Grind and Study Routine for <4 Month Supernova Elite Chase - Macro Overview
My grind and study routine varied throughout the year so far, given various circumstances. In the earlier part of the year I tried to get a decent-sized session in the early morning (say 3-5 hours), so that I could have most of the rest of the day free for spending time with my grandma who stayed with us here for most of January. In general I find that grind is by far the best for work:life balance and overall health.
Later in the year to get enough hours in, and because I would often stay up quite late watching a movie with the wife, my playing times became more erratic, just getting in a few hours here or there to try and fill the quota. This was a good pattern for being able to finish by a set time and have some of every evening free, but it was bad for waking up at a decent time, and bad for the other parts of the day, getting gym sessions in etc.
In the final part of the chase (last ten days or so), I made a very set plan where I would earn around 20k VPP/day average. To do this I decided I would do nightshifts, and the nightshift would be one huge, uninterrupted session. In that session alone I could get anything up to 20k VPPs. This was a pretty huge effort, and one which I could not do much longer, especially given the fact that what I do impacts the quality of other people's lives (esp my wife), so it was what I considered a well-worth ten day sacrifice, but only that. It had been quite a while since I'd enjoyed a genuine break from the intensity of playing these games, so the sooner I could be finished with the first Supernova Elite the better.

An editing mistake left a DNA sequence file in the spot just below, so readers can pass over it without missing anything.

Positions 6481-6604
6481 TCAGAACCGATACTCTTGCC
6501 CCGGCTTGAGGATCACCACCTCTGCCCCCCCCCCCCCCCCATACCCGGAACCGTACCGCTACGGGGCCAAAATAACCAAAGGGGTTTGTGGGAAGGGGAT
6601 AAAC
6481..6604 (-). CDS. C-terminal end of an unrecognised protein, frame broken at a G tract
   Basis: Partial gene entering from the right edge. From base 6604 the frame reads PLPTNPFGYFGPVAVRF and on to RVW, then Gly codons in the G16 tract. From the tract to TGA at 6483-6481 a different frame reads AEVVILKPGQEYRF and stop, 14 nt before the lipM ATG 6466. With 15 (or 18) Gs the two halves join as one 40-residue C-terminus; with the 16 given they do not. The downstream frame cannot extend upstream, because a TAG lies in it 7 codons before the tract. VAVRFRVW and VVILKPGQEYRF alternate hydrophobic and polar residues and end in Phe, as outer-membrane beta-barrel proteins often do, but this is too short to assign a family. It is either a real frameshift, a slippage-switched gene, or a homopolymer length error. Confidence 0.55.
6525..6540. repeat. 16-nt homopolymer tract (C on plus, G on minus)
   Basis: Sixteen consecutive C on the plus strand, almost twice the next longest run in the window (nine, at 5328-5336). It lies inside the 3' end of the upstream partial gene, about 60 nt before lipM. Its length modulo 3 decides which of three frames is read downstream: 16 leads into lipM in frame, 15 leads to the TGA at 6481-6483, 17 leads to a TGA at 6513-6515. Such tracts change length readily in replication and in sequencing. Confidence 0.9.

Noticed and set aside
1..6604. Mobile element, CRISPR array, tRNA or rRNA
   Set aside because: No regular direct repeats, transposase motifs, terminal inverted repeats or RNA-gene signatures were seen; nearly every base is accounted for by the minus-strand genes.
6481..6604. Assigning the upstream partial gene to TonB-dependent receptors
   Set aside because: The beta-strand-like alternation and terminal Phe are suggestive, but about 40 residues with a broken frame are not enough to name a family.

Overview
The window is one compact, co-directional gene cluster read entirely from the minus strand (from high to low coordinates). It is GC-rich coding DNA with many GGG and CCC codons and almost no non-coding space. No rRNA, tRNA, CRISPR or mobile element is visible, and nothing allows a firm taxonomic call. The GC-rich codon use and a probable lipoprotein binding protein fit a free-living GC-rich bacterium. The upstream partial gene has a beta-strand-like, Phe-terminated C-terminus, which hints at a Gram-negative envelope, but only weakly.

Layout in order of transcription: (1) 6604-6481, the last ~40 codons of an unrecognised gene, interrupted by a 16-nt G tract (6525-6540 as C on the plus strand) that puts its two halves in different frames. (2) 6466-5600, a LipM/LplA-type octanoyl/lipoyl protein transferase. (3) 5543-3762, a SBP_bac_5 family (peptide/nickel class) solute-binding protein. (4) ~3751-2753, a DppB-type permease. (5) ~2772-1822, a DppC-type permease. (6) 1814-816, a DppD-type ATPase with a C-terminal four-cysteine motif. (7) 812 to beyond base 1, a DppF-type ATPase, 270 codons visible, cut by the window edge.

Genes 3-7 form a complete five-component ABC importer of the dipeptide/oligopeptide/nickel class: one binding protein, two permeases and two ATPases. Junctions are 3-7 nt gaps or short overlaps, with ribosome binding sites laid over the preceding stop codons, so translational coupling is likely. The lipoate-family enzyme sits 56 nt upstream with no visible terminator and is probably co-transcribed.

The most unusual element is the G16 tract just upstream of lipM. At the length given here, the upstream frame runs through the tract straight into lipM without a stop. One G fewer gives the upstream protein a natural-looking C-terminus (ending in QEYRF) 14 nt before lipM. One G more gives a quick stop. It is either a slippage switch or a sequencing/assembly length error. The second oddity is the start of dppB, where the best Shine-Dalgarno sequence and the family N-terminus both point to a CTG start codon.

I spend a lot of time learning - there's no way to win without doing so. I've come to realise/come to the conclusion that all players fighting to be at/near the top of all games are working ridiculously hard. Each thinks they work the hardest in the world and cannot comprehend somebody else putting in the graft they do. But in reality they're all making a similarly huge effort which separates them from the rest of the pack. This on top of the already high demands of grinding hard makes the whole pursuit more challenging than most can imagine.
Something the legendary British marathon runner Paula Radcliffe said has stuck firmly in my head ever since I heard it. She was asked about whether she found running marathons as difficult having become so experienced and great at them. Her reply was that she feels the exact same excruciating pain that she did when she was starting out - except she has grown an increased tolerance for the pain.
I think the key to succeeding with most things in life is to understand that they are not, and never will be 'easy', but you can become better and better at overcoming 'difficult' things - moreso than others can. When I say this it shouldn't be confused with unconscious competence [buy Jared Tendler's books] - the idea that we can learn something so well that it becomes ingrained and essentially an automatic response without requiring conscious thought. Instead I am referring to the mental and physical demands of high-intensity competition.
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